Sunday, May 19, 2013
BROOKLYN 13.1: IT WAS ALL ABOUT THE JOURNEY
When I set my alarm clock on Friday night, I was kind of hoping the battery on the cellphone
would die or malfunction before 3:45am around. I was emotionally spent after marking the fifth
anniversary of my father's death and covering an adrenaline-filled story for a local television
station. I didn't know where the energy to run the Brooklyn Half-Marathon was going to come
3:45am arrived and my phone went off like a 5-alarm fire. Man, that was painful. I rolled out
of bed with my running shorts already on. I didn't care. Anything to save time. I smelled like a
pair of socks that hadn't felt liquid Tide in two weeks, but I had no interest in taking a shower,
after all, I was going to run 13.1 miles, not trying to find a date for that night. A generous
stick of Old Spice and Crest would take care of that, anyway.
I looked in the mirror and saw something staring back at me that looked like it got hit upside
the head with a shovel. It wasn't pretty. Father Time caught me and is kicking my ass. I went downstairs, stuffed my face with the leftover pasta I chowed on the night before. Had to do
that carbo-loading thing. Still half-asleep, I wolfed down two bananas, a cold hamburger from
the fridge, and a pear. There's nothing scientific about my race day diet. I eat pretty much the
first thing I see. I stopped at a McDonald's drive-thru on the way to the race and stuffed
three pancakes (more carbs) and a piece of sausage down my throat like it was my last meal.
As I was making the 1.5 hour drive to Brooklyn at 4:30am, I said to myself, "What the hell are
you doing? You're 48 years old and going to run 13 miles in Brooklyn, New York. There's
nobody on the road and you're eating dry pancakes from McDonald's!"
I got down to lower Manhattan where I planned to park and then take the subway to Brooklyn
for the race. As I was looking for a spot, I passed a nightclub at 5:15am. A throng of 20-something partiers were coming out of night club. Boy, did I feel old. I'd much rather be in bed at this time
and these kids are just going home. I'm going to run a half-marathon, and they're going to get
laid. What's wrong with this picture?
I parked and made my way to the nearest subway station and quickly discovered I was heading
in the right direction. The platform was filled with people looking exactly like me. Jogging shoes,
shorts, IPod, Bib number already attached to shirt, and bottles of water in hand. It's 5:30am and
I was in great company with people who, like me, wanted to punish their bodies as the sun was
coming up. I didn't feel badly. I actually felt energized.
We all walked out of the subway an exited near the Brooklyn Museum. I had never seen so
many joggers in my life. It felt like the United Nations with Nike's on. Black, white, Asian,
Muslims, there was even two guys dressed up like Jake and Elwood who sported British accents.
This had all the makings of a great experience, and it was.
Nearly 20,000 people entered the race and took off around 7am. The Ethiopians were long gone
and out of sight by the time the mere mortals and weekend warriors crossed the starting line. I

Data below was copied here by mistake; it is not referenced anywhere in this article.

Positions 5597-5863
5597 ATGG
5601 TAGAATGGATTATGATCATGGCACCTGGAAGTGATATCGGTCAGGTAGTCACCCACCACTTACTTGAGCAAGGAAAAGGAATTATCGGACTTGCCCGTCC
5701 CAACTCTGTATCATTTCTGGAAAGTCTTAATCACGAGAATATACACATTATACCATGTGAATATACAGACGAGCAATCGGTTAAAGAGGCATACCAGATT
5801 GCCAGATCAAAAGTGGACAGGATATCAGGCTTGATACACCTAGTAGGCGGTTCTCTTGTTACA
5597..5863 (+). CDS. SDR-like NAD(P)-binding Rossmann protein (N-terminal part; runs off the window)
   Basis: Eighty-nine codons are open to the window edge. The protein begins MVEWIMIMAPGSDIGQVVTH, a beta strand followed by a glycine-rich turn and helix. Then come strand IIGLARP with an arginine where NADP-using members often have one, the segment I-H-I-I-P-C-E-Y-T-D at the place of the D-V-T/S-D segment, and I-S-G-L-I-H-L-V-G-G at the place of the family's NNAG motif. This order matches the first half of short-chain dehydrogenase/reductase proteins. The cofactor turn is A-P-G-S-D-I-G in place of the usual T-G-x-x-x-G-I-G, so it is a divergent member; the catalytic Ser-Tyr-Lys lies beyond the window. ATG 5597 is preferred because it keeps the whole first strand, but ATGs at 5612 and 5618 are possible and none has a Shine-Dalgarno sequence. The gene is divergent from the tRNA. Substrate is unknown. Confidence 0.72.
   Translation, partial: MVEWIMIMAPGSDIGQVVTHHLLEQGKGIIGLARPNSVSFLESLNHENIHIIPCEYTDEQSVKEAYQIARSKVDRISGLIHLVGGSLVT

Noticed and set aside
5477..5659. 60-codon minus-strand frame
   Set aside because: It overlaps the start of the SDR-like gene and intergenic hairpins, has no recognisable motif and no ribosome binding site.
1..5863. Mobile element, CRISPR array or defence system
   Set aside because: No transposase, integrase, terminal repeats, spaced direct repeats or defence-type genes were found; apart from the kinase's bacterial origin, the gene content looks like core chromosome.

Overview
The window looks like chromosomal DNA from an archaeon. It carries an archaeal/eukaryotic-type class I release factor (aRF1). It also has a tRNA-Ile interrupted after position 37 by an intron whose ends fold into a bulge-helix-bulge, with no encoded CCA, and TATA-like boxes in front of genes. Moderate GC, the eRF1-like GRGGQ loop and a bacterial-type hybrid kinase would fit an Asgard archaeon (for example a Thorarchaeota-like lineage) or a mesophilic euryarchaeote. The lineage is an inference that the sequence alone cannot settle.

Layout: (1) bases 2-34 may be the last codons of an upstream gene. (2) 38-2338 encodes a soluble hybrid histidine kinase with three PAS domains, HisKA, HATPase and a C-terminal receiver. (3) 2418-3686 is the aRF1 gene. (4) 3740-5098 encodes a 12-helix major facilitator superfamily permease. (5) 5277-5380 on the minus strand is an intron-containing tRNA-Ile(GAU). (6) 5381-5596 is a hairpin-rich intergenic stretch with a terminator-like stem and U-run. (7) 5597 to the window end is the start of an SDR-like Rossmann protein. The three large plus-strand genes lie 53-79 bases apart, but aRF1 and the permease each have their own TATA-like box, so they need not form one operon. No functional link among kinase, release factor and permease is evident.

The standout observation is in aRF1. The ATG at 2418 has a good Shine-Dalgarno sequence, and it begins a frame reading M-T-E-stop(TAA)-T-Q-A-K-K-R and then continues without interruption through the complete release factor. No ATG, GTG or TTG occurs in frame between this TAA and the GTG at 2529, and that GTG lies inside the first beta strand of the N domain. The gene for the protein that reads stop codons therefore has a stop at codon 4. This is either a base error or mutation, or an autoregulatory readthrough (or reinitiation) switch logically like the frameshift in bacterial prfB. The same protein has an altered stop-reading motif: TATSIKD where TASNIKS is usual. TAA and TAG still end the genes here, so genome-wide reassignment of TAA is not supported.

cranked up my IPod and opened up the race to Jay-Z's, "Empire State of Mind". I found it
fitting because he's from Brooklyn and rapped about many of the places we'd be running through. It was easy to feed off the song and the energy of New York City. There is no place
The people's whose idea of exercise is watching people run, lined the streets to gaze at everybody
going by, perhaps laughing at all of us who chose to endure nearly two hours of pain on a Saturday
morning. I love people watching, and I got as much out of viewing the characters of New York
City as they got out of checking out 20,000 runners barreling through their neighborhoods while
sweating and writhing in pain. It'll take me a while to get the sight of an overweight, frosty-
white man in nothing but a red, white, and blue speedo that was two sizes too small, out of my
mind. Right, it's NYC, what else did I expect.
My only goal on this day was to finish without injuring myself. I strained a calf muscle just
three weeks before the race and I was apprehensive every time my left foot landed and hit the
pavement. But I ran the first three miles of the race with a canyon-sized grin on my face. This
was fun and exhilarating. I took in the atmosphere, the faces, and all the charm of Brooklyn.
I can only imagine how great things were when it had the Dodgers and Ebbets Field.
After meandering our way through New York City's largest borough, we came down a highway
ramp that led to the final four miles of the race. It was nothing but a flat, straightaway, leading
to Coney Island and the finish line. This was my third half-marathon since March 24th, so my
body was accustomed to the pain and punishment that goes with a 13.1 mile race. I was hoping
for a 1:48 finish, which would have been a personal record. When I reached the boardwalk at
Coney Island, I checked my watch and saw that wasn't going to happen. But I didn't care. This
run was all about the journey. The 3:45am, the drive to NYC, the subway ride, and the 13.1
jaunt through Brooklyn. It was a great experience. Running in the Big Apple is simply awesome.
I crossed the line in the amusement park at 1:53:04, which came out to be 8:38 per mile. Out of
21, 378 runners, I was the 7, 908th to cross the line. Finishing 7,908 never felt so good. I saw
some of the pictures taken of me on-line early Sunday night, and I, well, I didn't look so good.
The pain on my face said I was laboring with quintuplets. Nobody ever looks good with pain
on their face.
Inside though, I felt great. It wasn't about the ending, but rather the journey, and it was awesome.